A Tale of a Very Steep Hill

March 22nd, 2013

Right now there is no water at the guest house because the well pump is broken.  And the generator at Heartline’s new Haitian Creation property bit the dust today too.  And tomorrow is the grand opening for their new property!

Guess it’s all par for the course.  Each day brings some new logistical challenge. 

This past week has been a busy one for me because Heartline is hosting a work team of 22 people for projects here.  The way it shakes up I’m essentially one of the leaders on the Haitian side helping host the group.  Many had never been to Haiti before (or overseas).  So this week I’ve been driving them around, working with them throughout the day, and interacting from sunup to sundown.  Today was the last day and some have already flown home.

This morning I took a large group to an orphanage to visit.  No doubt several blog posts could be written about that one event. 

What was supposed to be a 30 minute drive (6 miles) to the orphanage turned into an hour and a half as we kept hitting detours of construction road blocks.  Ended up navigating through a bunch of rough backstreets of Port-au Prince in our box truck (think U-Haul) which can be difficult to fit into small places. 

Canter

At one point in a back section of town we came to this steep hill made of rough dirt and potholes.  My heart sank.  I stopped to see if the Toyota pickup in front of me would make it up. 

The pickup got a running start and then… was stuck, his tires spinning out in the loose gravel.  So then he reversed back down and tried again, and in a spectacular demonstration of driving prowess began churning up the hill, shooting huge chunks of rocks backwards and fishtailing all over.  The steep part was only some 100 yards long, but by the time he made it to the top you could hardly see his vehicle with all the dust he’d created.  

I thought to myself, “There is absolutely NO way we can make it up that.”  But there wasn’t much choice, the road was too narrow to turn around and too steep behind us to back up.  We were literally stuck.  Did I mention our truck was loaded down with most the work team and a few Haitians besides?

Taking a breath I stuck it in first and gunned it.  Like I thought, we got stuck about halfway up, our tires spinning out.  We reversed back down the super steep section.  A Haitian guy come over and assured me we could make it.  So with another grinding of gears we pointed the nose of our truck straight into the air and hit the hill again… with the same result.  Again we reversed down.  The Haitian guy came over and once more assured us we could make it, if only we got a bigger head start.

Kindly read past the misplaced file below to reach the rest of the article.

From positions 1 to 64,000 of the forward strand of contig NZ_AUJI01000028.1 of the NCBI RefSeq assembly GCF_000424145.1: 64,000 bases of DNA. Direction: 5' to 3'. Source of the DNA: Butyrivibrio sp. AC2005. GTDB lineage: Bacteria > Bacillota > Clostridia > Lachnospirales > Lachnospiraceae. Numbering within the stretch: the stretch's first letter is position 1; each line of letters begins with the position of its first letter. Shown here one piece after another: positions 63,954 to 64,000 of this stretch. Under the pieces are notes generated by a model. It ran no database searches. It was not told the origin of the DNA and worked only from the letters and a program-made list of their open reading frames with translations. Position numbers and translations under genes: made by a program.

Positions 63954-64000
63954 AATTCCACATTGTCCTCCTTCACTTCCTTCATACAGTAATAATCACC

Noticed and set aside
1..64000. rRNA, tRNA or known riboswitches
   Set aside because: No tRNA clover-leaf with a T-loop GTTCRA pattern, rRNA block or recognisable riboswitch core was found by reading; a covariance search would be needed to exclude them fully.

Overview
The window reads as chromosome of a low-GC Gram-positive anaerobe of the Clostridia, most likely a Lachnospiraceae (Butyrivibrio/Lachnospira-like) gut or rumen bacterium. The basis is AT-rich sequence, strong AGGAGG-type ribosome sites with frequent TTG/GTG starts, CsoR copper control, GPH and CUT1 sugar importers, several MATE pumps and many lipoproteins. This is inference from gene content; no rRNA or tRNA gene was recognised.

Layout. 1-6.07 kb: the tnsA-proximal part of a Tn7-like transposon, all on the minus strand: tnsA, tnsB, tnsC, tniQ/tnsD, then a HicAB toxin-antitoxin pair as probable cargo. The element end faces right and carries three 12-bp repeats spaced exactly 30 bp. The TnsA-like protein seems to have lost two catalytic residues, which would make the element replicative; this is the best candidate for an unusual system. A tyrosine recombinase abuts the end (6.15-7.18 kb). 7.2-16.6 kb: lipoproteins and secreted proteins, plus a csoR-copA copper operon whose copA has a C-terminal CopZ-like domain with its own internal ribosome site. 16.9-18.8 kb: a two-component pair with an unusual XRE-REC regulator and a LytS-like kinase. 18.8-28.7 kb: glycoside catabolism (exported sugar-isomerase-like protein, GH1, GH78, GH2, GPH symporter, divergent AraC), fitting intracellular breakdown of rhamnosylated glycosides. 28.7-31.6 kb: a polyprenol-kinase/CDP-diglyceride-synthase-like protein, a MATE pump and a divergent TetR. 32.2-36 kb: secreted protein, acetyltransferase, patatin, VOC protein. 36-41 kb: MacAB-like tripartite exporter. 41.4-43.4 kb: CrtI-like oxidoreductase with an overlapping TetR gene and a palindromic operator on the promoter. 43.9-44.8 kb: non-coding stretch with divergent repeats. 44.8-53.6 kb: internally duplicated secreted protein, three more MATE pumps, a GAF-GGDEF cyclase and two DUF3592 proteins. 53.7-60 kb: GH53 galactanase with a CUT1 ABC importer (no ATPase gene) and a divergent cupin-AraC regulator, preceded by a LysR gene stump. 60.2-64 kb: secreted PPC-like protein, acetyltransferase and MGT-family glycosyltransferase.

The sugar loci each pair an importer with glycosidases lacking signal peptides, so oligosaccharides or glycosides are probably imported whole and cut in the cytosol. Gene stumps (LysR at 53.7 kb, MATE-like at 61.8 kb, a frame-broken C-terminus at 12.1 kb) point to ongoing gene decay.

This was all quite nerve-wracking and I still had no confidence we could actually make it up no matter how big of a head start we had.  But, on the other hand, I figured this Haitian guy had probably been sitting there all day long observing who made it up and who didn’t.  There wasn’t any other option anyways. 

So once more I revved the engine and this time, in a mushroom cloud of road dust, and nearly coming to a stop at one point while the tires spun out and the truck careened around, we somehow crested the hill!  Everyone in the back started cheering like crazy!  They were probably just glad to still be alive. 

As I’m writing this now, in the background I’m listening to the group talk about their week and the conversation shifted to the interesting ride this morning.  Listening, I’m surprised they didn’t mention the harrowing event I relayed above.  Instead, I guess what really freaked them out was the time we did a U-Turn beside a 40’ drop off cliff in a tent-city village (there were no guard rails).  I wasn’t concerned about that one though, we had plenty of room.

So it’s been a long week.  Many things happened, including getting my first driving ticket.  It was for driving with people outside the vehicle.  To wit, some of our team was riding on top of our box truck because not everyone could comfortably fit inside. Not to mention the view is pretty good up there.  Why the police gave me a ticket and not every other vehicle on the road with passengers on top and hanging off the sides is a mystery.  The bad thing is they took my license away too, which the police do here for leverage against offenders for paying their tickets. 

Since then I’ve paid the ticket and now have my license back, though it was a bit of a process involving several days, as you might imagine.

That’s the long and short of things here. 

Thanks to everyone back home praying for me, I appreciate it much!

3 Responses to “A Tale of a Very Steep Hill”

  1. Jimmy Says:

    So how much was the ticket?

  2. Nick Says:

    The ticket was mil gourde… plus yon san for processing fee.

    (for those not in Haiti, about $25 US)

  3. Beth Says:

    ohmygosh. Pretty sure my heart stopped for a second; that situation with the hill is one of my biggest fears when it comes to driving in Haiti (which I have only done minimally and not within the last 6 years). Glad you guys made it up safely!

    Hope you’re doing well! Do you guys have many guests this week? Hope you, Ryan, and Melissa can have a bit of downtime in the next few days after the busyness of last week!

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